And of course, regular water testing is important. Not just for the information you'll gain about your aquarium and it's trends. It's important because we as proponents of the "New Botanical" movement need to log and share information about our systems, so we can develop a model for baseline performance of these systems, and perhaps sort of develop "standards" for techniques, practices, and expectations about these tanks. With so many people worldwide starting to play seriously with blackwater, botanical-style tanks, we're seeing more and more common trends, issues, and ways to manage them...a necessary evolution, and one which we can all contribute to! Share!
So, your testing regimen should include things like pH, TDS, alkalinity, and if you're so inclined, nitrate and phosphate. Logging this information over time will give us all some good data upon which to develop our expectations and best practices for water quality management.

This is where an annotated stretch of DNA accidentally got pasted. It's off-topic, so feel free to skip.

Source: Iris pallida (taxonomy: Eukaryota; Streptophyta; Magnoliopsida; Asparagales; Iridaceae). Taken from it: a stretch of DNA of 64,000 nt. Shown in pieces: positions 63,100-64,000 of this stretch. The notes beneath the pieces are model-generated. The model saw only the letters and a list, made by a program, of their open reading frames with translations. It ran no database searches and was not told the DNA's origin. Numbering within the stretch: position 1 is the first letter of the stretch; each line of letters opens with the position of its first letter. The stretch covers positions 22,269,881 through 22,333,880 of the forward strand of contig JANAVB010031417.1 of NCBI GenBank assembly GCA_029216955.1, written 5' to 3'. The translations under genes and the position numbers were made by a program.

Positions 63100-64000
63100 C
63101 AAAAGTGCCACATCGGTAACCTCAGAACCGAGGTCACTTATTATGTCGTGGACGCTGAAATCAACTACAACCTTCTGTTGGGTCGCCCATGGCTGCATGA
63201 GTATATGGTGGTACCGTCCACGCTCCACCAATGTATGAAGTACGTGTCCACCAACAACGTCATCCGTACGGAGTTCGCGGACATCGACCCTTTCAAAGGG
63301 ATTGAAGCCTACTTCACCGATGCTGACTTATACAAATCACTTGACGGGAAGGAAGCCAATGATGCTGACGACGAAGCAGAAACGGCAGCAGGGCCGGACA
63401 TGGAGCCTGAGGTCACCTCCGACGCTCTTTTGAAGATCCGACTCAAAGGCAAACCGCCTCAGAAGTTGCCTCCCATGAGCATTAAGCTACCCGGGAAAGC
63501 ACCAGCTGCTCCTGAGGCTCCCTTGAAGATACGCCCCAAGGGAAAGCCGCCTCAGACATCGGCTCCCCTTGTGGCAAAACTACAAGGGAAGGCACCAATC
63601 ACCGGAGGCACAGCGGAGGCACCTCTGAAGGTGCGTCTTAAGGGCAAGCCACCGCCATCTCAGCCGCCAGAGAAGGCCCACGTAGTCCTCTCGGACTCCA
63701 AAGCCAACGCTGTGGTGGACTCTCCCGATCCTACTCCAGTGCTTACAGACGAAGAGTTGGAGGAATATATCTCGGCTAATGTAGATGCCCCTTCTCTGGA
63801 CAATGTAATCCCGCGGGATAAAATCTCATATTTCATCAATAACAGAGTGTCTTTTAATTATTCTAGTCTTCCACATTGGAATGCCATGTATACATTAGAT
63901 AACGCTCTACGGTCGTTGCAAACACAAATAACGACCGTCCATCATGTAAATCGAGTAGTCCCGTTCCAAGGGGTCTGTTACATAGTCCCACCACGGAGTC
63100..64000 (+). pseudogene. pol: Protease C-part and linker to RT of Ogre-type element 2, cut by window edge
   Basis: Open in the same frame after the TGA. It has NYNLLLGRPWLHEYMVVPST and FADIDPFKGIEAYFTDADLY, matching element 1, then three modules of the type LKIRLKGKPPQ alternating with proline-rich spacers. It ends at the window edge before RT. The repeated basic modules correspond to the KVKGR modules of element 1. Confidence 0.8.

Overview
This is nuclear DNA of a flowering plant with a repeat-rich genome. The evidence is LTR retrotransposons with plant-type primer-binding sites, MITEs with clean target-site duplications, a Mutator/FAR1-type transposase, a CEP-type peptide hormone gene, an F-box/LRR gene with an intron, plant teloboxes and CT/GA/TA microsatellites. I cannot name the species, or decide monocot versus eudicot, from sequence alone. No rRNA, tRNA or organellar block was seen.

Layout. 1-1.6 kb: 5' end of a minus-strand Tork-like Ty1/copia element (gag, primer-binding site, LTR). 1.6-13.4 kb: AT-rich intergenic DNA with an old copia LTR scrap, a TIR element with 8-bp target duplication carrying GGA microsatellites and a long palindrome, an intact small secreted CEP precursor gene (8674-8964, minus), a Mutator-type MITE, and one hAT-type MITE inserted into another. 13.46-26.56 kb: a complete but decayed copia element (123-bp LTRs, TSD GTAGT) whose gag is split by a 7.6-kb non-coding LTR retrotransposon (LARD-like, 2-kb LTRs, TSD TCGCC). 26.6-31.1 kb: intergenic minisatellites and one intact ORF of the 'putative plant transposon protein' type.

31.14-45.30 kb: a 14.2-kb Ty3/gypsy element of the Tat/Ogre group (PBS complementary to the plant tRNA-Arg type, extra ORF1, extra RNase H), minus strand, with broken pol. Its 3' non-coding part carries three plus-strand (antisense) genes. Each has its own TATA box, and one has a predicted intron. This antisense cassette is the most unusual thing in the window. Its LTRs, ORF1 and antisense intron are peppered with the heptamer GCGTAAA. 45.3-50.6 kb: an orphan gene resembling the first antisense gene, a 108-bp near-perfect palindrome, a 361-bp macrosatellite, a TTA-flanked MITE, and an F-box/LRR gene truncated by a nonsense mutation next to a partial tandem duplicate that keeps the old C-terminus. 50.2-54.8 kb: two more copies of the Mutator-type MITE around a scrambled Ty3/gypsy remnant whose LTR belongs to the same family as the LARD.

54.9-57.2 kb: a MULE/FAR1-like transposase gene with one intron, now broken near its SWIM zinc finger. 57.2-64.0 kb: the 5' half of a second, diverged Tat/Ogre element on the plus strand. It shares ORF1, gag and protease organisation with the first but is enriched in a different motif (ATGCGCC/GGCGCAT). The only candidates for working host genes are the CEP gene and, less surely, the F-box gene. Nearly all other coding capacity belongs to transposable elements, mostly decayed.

Last, but absolutely not least- one of the most important parts of your "new life with botanicals" is observing and enjoying your tank! Understanding what's going on- expecting the biofilms, decomposition, etc. is only part of the process- that "mental shift" we talk about so much. The rest is observation of your animals and their reactions, behaviors, and overall health. How are they eating, coloring up, behaving? Have you noticed in changes- positive OR negative- since starting your blackwater adventure? Are they spawning? Have they stopped spawning? Have they started dying? I mean, it's that basic. And THAT important.
In the end, living with your botanical-style backwater aquarium isn't just about a new aesthetic approach. It's about understanding and processing what's happening in the little aquatic ecosystem you've created. It's about asking questions, modifying technique, and playing hunches- all skills that we as hobbyists have practiced for generations. When you distill it all- we're still just keeping an aquarium...but one that I feel is a far more natural, dynamic, and potentially game-changing style for the hobby. One that we need no longer be afraid of.
And you're right in the thick of things.
Stay bold. Stay enthusiastic. Stay curious. Stay methodical. Stay open-minded. Stay engaged...
And Stay Wet.